California cities have been scrambling to meet a legislative deadline to either regulate land use for marijuana enterprises or let the state do it by March 1.
Lawmakers say the deadline was a glitch that will be fixed with new legislation. But that hasn’t stopped cities up and down the state from moving to ban pot businesses of various kinds, including delivery services.
The group Americans for Safe Access recently urged municipal governments to avoid banning cultivation and instead regulate it for the benefit of citizen patients.
ASA has developed a model ordinance to make it easy for City Councils and other local governments that want to regulate growing.
“Medical cannabis advocates need tools and training to talk with their local lawmakers about medical marijuana,” said ASA California Director Don Duncan. “This project is all about supporting and empowering those local advocates to make a difference in their hometown.”
Gov. Brown last year signed the Medical Marijuana Regulation and Safety Act, a trio of bills that will provide regulation and licensing for medical marijuana, from seed to store.
ASA explained in a statement:
The new legislation creates the Bureau of Medical Marijuana Regulation (BMMR) in the Department of Consumer Affairs to oversee state licensing. The bill also charges state agencies with developing regulations for cultivation, testing, and dispensing medical marijuana. Medical marijuana businesses must have both a state and local license to operate before January 1, 2018. While cities and counties must approve medical marijuana businesses in most cases, the current version of the MMRSA allows the BMMR to license commercial cultivation without local approval in a city or county that does not authorize or ban commercial cultivation before March 1, 2016.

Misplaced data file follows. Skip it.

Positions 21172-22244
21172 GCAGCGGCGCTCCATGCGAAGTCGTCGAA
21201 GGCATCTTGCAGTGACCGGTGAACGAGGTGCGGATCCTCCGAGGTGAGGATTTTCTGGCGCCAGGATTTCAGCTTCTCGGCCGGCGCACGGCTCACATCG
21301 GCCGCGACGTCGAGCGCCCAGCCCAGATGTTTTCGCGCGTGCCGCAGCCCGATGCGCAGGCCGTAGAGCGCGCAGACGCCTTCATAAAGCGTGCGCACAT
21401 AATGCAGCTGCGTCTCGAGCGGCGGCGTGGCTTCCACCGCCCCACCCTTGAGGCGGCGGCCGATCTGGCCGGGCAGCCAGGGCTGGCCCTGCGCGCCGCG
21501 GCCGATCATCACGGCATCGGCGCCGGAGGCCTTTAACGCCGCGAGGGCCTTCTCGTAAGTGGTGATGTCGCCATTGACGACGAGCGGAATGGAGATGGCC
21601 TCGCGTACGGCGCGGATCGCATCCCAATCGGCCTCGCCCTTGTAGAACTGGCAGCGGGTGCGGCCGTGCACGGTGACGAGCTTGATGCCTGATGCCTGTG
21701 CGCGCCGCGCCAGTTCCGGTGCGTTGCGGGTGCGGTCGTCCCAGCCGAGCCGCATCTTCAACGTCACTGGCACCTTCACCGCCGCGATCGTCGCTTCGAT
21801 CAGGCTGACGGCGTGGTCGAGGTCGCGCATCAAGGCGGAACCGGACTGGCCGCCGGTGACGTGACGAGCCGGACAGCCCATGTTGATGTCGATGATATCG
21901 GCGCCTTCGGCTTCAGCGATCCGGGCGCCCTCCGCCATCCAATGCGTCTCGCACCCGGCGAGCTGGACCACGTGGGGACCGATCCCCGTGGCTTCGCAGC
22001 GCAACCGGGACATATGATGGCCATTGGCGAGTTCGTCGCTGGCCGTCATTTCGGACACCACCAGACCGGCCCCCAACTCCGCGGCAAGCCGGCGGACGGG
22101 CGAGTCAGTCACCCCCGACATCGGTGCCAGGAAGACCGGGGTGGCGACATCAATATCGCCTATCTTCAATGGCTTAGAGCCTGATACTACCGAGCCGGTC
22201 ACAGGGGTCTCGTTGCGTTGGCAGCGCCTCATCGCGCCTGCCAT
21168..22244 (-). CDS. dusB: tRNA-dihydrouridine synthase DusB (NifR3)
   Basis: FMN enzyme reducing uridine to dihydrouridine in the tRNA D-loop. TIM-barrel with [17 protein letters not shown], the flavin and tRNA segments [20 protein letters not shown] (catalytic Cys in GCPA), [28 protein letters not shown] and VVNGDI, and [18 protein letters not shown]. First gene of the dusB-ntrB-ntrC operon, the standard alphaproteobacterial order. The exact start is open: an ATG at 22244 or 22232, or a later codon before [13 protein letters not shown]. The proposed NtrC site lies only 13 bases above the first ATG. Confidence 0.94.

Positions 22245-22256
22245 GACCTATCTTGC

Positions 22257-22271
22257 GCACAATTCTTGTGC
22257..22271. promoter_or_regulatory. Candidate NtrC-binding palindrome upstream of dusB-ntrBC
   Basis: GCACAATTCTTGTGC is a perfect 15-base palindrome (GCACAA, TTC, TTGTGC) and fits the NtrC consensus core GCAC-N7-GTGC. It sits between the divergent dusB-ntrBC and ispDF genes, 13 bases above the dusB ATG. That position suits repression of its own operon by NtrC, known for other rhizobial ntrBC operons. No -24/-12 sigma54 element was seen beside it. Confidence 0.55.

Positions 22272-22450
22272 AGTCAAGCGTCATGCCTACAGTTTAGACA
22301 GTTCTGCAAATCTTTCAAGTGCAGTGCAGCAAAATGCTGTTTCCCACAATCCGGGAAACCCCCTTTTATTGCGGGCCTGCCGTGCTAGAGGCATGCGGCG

“The deadline for local licensing of commercial medical cannabis in March has caused some cities to overreact,” said Duncan. “In some cases, local governments are even banning marijuana cultivation by individual patients. That was never the intent of the law, and it is unlikely that that provision will remain in state law.”